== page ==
Deep Learning for Brand Logo Detection – part II

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A month ago, I started playing with the deep learning framework Keras for R. As a use-case I picked logo detection in images. While the training of a net worked out fine, the results were mediocre. (Check out the full post to for details on the model and the setup.) Here is the recap of the outcome; training the model on the Flickr27-dataset, with only 270 images of 27 classes, the validation accuracy came out at 15%.

plot last session

However, there are at least two points to remember; the dataset is really small -especially to train a deep neural network, and some brands are hard to recognize, even for the human eye.

In order to improve on the use-case (logo detection in advertisements), I downloaded 20 additional images for each brand logo from google image search using a rough script.

Equipped with the enhanced dataset, I trained the model again, using the same model setup as in the last post but with slightly different parameters.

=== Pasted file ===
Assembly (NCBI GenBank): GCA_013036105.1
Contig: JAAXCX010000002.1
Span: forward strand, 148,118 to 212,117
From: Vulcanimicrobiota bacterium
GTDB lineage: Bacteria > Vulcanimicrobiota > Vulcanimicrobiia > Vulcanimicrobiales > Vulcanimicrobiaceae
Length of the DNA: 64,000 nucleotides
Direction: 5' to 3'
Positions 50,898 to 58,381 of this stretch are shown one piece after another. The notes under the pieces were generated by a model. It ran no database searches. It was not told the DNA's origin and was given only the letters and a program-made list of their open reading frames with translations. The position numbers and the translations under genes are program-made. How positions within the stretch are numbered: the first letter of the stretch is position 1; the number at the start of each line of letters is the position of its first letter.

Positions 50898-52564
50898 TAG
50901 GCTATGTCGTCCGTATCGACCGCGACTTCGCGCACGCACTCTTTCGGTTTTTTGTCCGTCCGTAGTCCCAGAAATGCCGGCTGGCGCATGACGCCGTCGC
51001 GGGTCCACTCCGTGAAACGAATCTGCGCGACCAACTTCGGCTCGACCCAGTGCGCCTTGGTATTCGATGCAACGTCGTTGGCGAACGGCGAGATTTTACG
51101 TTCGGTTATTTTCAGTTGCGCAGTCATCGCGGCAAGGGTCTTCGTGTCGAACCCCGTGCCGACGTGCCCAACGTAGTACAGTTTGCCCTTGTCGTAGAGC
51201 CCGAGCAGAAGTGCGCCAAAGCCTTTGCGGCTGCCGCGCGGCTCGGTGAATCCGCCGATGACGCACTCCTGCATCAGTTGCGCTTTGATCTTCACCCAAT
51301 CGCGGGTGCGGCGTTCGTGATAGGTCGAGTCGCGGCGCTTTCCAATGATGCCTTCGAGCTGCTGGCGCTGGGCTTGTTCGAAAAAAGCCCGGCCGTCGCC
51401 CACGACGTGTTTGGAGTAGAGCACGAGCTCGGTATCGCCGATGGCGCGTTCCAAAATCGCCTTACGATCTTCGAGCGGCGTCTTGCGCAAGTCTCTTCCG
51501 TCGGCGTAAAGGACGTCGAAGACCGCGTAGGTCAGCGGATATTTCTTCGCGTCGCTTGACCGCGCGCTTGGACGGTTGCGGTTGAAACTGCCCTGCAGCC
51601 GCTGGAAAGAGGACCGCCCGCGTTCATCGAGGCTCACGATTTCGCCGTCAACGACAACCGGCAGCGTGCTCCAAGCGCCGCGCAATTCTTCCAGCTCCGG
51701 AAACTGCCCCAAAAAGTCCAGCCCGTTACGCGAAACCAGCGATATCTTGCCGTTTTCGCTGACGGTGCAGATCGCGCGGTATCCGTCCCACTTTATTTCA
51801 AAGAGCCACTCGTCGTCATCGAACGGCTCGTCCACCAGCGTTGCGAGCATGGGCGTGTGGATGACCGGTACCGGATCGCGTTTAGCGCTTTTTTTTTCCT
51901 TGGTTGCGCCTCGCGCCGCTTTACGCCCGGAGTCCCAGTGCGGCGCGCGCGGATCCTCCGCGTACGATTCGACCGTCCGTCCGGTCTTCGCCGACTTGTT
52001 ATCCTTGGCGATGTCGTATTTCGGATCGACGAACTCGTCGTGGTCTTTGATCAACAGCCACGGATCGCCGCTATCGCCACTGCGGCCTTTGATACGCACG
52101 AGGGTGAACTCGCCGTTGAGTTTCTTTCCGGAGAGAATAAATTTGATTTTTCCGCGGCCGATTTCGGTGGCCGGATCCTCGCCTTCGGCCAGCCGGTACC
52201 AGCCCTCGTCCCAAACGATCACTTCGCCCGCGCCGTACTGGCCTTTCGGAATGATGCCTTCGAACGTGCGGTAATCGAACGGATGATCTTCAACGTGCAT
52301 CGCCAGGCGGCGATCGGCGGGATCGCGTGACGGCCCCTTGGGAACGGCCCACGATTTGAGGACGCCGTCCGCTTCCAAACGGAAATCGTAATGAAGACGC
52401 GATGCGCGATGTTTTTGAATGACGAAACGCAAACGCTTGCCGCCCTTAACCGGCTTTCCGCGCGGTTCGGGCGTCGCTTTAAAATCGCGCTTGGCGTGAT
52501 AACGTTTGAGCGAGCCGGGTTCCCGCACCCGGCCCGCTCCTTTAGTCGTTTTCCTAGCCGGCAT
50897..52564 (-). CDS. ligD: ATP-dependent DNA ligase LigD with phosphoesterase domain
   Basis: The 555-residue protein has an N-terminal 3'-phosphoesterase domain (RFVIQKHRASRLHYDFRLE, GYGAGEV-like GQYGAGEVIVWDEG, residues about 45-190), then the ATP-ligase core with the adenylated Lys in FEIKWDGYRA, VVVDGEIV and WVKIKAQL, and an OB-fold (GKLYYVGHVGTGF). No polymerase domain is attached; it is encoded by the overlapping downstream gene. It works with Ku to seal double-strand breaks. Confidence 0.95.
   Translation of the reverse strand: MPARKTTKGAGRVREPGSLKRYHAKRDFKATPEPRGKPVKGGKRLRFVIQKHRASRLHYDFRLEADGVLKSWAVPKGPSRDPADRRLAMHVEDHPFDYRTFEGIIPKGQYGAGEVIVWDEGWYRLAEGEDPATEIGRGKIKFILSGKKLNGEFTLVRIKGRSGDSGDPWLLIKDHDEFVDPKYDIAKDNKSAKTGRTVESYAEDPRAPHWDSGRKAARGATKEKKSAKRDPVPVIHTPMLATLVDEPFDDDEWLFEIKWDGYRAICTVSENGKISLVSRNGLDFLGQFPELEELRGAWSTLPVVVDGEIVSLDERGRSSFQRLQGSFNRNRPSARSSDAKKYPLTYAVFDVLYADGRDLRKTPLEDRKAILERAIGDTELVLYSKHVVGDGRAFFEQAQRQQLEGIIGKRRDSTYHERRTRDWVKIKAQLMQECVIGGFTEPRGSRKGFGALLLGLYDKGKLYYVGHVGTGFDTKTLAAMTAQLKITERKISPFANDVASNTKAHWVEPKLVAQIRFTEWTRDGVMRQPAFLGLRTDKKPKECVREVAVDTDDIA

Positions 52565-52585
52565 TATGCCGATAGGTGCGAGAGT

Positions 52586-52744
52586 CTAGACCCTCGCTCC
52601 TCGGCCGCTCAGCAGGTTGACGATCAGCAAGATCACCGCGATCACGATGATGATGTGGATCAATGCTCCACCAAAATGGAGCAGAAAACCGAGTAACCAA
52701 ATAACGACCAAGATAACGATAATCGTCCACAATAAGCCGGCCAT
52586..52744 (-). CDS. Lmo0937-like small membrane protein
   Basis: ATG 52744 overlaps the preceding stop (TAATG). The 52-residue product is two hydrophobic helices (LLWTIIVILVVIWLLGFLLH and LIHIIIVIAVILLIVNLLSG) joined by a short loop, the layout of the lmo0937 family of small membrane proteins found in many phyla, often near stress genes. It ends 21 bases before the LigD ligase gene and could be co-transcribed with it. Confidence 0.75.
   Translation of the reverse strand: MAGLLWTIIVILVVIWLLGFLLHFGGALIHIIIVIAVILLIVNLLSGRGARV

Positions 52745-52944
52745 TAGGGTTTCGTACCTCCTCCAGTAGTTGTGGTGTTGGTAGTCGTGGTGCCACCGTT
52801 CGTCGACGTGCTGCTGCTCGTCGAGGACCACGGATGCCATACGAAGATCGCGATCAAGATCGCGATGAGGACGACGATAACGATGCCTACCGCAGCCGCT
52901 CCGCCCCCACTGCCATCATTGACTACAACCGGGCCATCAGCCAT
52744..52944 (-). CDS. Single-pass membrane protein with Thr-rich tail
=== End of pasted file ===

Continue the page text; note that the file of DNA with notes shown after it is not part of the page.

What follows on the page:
plot of chunk unnamed-chunk-8

The effect is visible; the validation accuracy jumps up to 44%. One thing that I also improved on is a more experimental approach to parameter variation.

In the grid search approach, I varied the learning (lr), image size and input filter parameters. Plotting the validation accuracy over the 200 epochs, we see a high variation in the achieved accuracy. Some parameters combinations do not lead the model to learn information about images, while other variations quite quickly converge to good results.

plot of chunk unnamed-chunk-9

What I still find confusing is that the parameters seem to have an interaction effect on model convergence and performance. While the learning rate of 0.001 works well with 32 pixel image sizes, it completely fails in the case of 64 pixel images. The even lower learning rate of 1e-04 (0.0001) at least moves constantly upwards in all cases but much more so in the case of 64 pixel images.

In order to improve on the existing model, I plan to further augment the training dataset, and finally use a pre-trained image model.

For reference, this is the setup from the previous post:

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